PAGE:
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Glenn Sirkis

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Glenn R. Sirkis[1] joined Dennis Hayes (businessman) and Dale Heatherington as the marketing manager of what became Hayes Microcomputer Products.[2]

Like Hayes, he attended Georgia Institute of Technology, but neither recalled meeting there.[3]

Sirkis devoted four years (and money from his years at Hayes) to renovating a "1940-vintage movie theater" dedicated to "the artier segment of the moviegoing audience in Atlanta."[4][5]


His summer jobs during college were at local television stations.

He wrote the original instruction manual for a one-of-a-kind Power Amplifier "to increase the WREK transmitter power from 10 Watts to 425 Watts" and "reaching into the Atlanta suburbs and other area college campuses."[6] "Sirkis was General Manager of WREK in 1970 and 1971."

From 1975-1978 he worked for the data processing subsidiary of Cox Broadcasting, working on automating aspects of the control room.[7][1][8]

Having majored at Georgia Tech in industrial management,[3]:p.17 "Sirkis talked his way into the firm shortly after its founding" and became part of "the founding Hayes triumvirate."

As the firm grew, his responsibilities to keep track of expenses led to his being titled vice-president of finance and marketing. Hayes noted in an interview that "his first official action was to cut my pay."

Rather than managing a sales force, he worked through "selected dealers."[3]

Although a 2003 look-back wrote that he "now runs a business that sells digital equipment to TV stations,"[9] the height of his technology-sales career was at Stradis.[10] Formerly CEO and now Chairman, Sirkis's company focuses on video compression and MPEG-2 digital decoders, for which the broadcast industry is a major purchaser. The company was a participant in a Federal loan program.[11]

During the 1980s, Sirkis and his wife Jill Kirn funded (and ran[12]) the renovation of a decades-old Atlanta theatre, a project that was begun by a friend who suddenly died at age 64.[5]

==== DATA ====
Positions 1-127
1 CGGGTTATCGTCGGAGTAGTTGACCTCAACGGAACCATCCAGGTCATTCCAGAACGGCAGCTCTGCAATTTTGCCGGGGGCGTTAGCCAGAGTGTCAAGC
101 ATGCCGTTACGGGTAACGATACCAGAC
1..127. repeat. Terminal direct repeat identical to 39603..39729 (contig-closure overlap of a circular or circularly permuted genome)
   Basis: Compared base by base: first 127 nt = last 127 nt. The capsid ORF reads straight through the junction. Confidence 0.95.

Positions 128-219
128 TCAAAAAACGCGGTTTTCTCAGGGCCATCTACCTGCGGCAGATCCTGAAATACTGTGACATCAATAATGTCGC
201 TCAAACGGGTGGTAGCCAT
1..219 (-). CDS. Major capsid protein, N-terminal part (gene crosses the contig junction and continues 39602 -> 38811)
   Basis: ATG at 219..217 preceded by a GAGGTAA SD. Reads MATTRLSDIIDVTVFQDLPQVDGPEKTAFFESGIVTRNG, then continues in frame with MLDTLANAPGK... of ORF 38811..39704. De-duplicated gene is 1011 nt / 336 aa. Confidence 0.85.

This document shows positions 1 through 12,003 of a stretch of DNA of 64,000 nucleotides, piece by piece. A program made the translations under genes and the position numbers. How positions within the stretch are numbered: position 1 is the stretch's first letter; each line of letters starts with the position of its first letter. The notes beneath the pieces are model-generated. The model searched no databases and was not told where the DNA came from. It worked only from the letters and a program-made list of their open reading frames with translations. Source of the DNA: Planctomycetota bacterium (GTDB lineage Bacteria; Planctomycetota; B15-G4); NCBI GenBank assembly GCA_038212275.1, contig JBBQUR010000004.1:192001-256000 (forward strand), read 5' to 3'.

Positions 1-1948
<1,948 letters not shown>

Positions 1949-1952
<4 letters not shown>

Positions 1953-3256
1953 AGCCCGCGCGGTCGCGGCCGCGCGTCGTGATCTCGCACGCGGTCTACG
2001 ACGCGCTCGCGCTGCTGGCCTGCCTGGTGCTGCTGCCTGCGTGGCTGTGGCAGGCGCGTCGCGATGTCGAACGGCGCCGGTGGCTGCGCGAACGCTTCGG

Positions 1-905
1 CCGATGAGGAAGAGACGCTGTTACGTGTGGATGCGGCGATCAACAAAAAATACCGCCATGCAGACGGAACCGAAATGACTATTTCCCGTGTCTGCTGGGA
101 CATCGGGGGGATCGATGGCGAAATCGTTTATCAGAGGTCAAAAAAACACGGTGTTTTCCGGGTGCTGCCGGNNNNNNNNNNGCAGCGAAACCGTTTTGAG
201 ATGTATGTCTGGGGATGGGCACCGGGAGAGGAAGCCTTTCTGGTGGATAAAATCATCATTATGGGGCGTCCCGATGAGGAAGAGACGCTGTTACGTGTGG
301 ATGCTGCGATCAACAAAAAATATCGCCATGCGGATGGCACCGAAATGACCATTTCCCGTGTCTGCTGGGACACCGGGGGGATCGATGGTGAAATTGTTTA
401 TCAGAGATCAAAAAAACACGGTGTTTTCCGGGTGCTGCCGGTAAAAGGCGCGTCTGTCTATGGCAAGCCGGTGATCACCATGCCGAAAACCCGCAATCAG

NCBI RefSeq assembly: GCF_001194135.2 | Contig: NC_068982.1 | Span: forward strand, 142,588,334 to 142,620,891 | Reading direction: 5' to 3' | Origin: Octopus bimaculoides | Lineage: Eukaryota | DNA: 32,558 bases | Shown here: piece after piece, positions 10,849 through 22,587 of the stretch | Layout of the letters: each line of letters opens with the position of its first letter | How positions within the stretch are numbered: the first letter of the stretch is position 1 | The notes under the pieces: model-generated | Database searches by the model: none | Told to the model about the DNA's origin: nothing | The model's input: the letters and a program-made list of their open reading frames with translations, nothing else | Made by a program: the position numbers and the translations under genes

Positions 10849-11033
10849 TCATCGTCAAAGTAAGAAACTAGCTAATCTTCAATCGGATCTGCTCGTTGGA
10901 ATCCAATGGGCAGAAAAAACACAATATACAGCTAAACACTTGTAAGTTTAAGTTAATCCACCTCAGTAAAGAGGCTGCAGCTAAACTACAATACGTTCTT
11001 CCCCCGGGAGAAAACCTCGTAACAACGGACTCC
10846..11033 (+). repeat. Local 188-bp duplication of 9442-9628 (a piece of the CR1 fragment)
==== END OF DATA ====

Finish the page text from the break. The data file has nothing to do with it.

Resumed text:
Computer Retailing Magazine, in recognition, described his modem accomplishments, pre-Stradis (and pre-theatre) as "nurtured a technology into a thriving industry."[13]

Sirkis was awarded a "Captain’s Letter of Commendation" for his service in the US Navy aboard a ship in Vietnam.[14][15]


  1. 1.0 1.1 "Glenn Sirkis". June 6, 2011.
  2. Janice McDonald (2014). Legendary Locals of Intown Atlanta. p. 60. ISBN 146-710-132X. Search this book on
  3. 3.0 3.1 3.2 "Hayes". Softalk. September 1981. ISSN 0274-9629.
  4. Linda Sherbert (October 4, 1984). "Cinema honors late art film impresario". The Atlanta Journal-Constitution.
  5. 5.0 5.1 Gerry Yandel (October 21, 1985), "Sirkis is having 'reel' fun running the Ellis Cinema", The Atlanta Journal-Constitution, p. 1–B, ISSN 1539-7459, retrieved 2009-01-17
  6. "The WREK 425 Watt RF Power Amplifier Story". October 2000.
  8. "Broadcasting" (PDF). Broadcasting. American Radio History. March 21, 1977. p. 82.
  9. "Modem moguls' paths diverge". The Atlanta Journal-Constitution. November 23, 2003.
  10. about which Bloomberg writes: "Glenn Sirkis served as Chief Executive officer of Stradis, Inc. Mr. Sirkis serves as Chairman"
  11. "1800 Century Blvd NE, Atlanta, GA, Electronic Service Group". Stradis and Glenn Sirkis, participant in the SBA 7A loan program
  12. Will Stephenson (April 20, 2017). "The BestOink Dooley Fan Club". Oxford American.
  13. 1982
  14. USS Ashtabula AO-51
  15. "USS SARSFIELD (DD-837)". May 17, 1972.

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